Fireworks Fizzle or Fizzle Shizzle?

fireworks display photo

Photo via Flickr by foxypar4

While the economy has put a damper on fireworks for July 4th in towns like Yonkers, N.Y., Springfield, MO and Flint, MI which can't afford the $35,000 to $100,000 that go up in smoke after the brilliant bursts, plenty of dazzling displays will fill the skies. Sound un-American to skip fireworks? Last year's poll about fireworks saw treehugger readers fairly divided on whether polluting fireworks should be history. You might skip the pyrotechnic displays, but better yet ask that your municipality to choose more environmentally friendly technologies available.
Are eco-fireworks an oxymoron? The sparkling popularity of fireworks aren't going to vanish despite the toxic heavy metals like barium, cadmium, lithium and lead, potassium nitrate and sulfur-coal compounds that disperse through the air and waters with smoke and ash. But some companies are making progress with environmentally safer technologies.

Researchers have developed an alternative formula that replaces perchlorate with nitrogen-rich materials or nitrocellulose that burns cleaner, according to Chemical & Engineering News. The new & improved technique reduces the amount of heavy metals and lowers the toxic effects.

Last year perchlorate was detected in eleven of Massachusetts drinking water supplies, including three public wells. It was concluded that fireworks nearby were the source of the contamination, so the state's Department of Environmental Protection set guidelines about protecting drinking water and the disposal of duds (a big source of the chemicals).

The Walt Disney Company pioneered a gunpowder-free, compressed-air launch method for the launch of firework displays at its parks, significantly reducing ground-level smoke and noise. The company donated the seven patents for the propellant technology to a non-profit organization so the patents can be licensed to other pyrotechnic providers.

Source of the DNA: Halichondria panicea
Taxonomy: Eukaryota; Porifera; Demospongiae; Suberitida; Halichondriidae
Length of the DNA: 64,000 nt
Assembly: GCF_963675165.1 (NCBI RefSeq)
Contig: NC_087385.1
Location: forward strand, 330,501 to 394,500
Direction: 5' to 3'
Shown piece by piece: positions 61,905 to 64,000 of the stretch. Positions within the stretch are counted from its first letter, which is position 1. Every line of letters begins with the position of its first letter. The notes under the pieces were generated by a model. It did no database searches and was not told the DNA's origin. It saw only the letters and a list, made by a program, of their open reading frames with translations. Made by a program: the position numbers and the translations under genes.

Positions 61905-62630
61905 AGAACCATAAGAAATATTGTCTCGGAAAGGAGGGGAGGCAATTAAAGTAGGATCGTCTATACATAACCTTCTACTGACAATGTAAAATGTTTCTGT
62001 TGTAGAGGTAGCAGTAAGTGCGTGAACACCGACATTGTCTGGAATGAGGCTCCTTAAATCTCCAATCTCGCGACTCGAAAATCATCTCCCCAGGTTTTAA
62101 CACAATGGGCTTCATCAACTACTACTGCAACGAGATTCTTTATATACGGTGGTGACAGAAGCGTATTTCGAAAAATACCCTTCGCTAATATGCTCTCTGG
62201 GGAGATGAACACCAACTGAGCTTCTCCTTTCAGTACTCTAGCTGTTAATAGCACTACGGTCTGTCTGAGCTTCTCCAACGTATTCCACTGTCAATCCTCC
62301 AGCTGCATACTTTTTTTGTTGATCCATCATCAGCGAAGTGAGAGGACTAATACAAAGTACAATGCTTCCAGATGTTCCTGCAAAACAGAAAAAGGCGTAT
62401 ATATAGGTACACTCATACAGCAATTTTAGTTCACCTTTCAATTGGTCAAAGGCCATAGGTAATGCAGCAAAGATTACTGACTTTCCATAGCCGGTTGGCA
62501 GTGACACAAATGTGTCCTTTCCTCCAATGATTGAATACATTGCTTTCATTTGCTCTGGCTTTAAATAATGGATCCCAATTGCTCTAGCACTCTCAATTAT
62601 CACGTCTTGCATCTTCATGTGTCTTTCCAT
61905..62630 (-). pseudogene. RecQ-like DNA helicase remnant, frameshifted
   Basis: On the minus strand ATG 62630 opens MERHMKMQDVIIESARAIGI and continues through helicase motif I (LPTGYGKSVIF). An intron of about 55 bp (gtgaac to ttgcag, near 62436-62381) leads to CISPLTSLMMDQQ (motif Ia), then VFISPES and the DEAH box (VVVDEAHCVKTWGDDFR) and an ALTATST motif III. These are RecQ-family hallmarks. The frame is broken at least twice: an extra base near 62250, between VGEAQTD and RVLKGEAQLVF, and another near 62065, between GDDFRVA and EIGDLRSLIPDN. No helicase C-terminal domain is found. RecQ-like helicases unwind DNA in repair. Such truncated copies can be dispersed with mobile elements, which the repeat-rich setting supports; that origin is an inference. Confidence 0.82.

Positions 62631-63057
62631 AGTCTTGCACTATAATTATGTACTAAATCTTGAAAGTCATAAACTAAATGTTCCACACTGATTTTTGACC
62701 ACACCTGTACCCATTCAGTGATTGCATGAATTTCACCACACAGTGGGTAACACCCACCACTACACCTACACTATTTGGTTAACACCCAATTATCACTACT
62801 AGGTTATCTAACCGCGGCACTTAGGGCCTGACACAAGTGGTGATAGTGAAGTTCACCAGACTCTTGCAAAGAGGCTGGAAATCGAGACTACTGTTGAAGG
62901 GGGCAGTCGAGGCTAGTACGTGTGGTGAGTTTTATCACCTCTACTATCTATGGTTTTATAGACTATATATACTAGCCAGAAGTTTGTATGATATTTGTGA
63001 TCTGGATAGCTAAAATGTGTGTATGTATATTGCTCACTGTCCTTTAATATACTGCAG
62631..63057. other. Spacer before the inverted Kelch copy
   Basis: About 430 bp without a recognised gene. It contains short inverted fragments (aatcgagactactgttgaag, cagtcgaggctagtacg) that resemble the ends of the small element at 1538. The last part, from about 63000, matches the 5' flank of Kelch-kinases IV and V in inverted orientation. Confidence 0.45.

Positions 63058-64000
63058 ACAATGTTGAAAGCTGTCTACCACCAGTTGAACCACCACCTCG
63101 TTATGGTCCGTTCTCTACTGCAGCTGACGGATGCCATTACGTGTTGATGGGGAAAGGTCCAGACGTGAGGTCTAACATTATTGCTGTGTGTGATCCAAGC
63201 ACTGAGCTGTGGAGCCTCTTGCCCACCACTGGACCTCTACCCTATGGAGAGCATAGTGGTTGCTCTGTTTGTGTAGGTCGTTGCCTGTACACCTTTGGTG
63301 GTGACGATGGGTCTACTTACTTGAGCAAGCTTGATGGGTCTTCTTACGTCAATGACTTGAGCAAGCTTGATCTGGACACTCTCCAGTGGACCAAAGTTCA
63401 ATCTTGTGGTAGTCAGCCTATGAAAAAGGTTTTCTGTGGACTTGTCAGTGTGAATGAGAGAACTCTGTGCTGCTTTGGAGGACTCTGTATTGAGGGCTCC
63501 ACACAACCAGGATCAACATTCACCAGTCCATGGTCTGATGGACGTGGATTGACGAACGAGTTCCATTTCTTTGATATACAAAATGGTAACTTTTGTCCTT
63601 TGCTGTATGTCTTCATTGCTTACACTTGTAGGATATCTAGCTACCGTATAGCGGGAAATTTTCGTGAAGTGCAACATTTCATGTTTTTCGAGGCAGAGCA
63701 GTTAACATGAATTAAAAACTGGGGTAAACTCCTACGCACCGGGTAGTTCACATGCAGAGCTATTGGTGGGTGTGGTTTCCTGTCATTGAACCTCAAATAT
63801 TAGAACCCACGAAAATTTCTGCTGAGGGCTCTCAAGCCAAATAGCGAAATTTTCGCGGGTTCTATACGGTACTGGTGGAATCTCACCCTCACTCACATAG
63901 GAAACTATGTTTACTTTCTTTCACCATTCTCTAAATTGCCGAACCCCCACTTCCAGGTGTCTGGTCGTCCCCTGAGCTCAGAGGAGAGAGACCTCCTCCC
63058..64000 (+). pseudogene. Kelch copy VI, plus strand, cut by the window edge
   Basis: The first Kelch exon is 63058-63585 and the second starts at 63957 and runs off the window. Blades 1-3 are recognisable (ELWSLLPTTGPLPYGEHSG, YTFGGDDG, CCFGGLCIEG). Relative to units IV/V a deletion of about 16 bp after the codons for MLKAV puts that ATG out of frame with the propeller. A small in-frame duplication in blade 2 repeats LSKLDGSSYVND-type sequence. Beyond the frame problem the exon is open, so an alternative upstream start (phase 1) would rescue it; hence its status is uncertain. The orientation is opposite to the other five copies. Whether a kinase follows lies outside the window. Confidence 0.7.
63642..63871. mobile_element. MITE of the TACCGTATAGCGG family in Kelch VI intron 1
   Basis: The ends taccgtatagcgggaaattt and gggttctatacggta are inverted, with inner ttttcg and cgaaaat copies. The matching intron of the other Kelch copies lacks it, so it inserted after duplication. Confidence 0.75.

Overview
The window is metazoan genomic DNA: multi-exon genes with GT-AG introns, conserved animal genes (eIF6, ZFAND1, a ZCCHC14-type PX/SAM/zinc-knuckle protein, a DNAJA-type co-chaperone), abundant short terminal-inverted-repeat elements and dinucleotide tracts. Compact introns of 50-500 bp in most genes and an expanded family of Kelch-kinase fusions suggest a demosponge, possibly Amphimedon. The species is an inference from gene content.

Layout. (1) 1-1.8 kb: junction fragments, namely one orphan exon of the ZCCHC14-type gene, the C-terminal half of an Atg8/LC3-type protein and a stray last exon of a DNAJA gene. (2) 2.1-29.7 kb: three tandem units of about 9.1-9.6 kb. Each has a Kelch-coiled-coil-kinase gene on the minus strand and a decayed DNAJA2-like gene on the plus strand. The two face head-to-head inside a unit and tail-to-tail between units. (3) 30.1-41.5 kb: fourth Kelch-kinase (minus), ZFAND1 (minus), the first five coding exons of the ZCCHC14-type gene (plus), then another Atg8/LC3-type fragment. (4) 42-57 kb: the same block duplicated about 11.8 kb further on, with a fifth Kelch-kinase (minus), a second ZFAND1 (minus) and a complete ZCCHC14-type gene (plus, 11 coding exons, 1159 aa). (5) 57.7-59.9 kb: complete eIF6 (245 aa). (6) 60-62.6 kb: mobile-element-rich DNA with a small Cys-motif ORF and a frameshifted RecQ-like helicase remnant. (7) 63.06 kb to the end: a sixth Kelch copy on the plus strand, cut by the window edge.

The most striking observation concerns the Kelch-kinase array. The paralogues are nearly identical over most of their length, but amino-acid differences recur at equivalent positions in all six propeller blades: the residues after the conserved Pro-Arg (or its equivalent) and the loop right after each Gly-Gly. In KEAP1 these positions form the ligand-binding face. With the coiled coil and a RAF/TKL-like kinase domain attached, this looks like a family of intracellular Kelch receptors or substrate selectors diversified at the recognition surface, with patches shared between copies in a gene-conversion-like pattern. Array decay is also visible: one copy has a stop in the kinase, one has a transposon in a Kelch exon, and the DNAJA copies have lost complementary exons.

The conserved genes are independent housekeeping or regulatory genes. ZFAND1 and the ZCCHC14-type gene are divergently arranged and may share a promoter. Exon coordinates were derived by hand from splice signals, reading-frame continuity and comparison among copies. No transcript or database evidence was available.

And a Japanese enterprise with Sekon Company and Akita Industrial Technology Center has developed a biodegradable plastic firework shell that's safer than the usual dispersion of cinders and shrapnel during explosions.

"Pyrotechnical applications are significant polluters of the environment," said Thomas Klapötke of the University of Munich to Science Daily. He's working on alternatives that don't draw energy from "the oxidation of the carbon backbone, but from their high heats of formation, which are released upon their decomposition." These eco-friendlier combustion mixtures offer better color quality and intensity than conventional bombs bursting in air for more snap, crackle and pop and a greener holiday.

More on fireworks:
Oh No Mommy! Will the Greenies Take Fireworks Away From Us?
Beijing's New Year's Fireworks Tripled Pollution Levels Overnight
The Blogosphere's Top 5 Ways to Green Your 4th of July
Fireworks: Fun for the Whole Family or Dangerous Water Contaminants?

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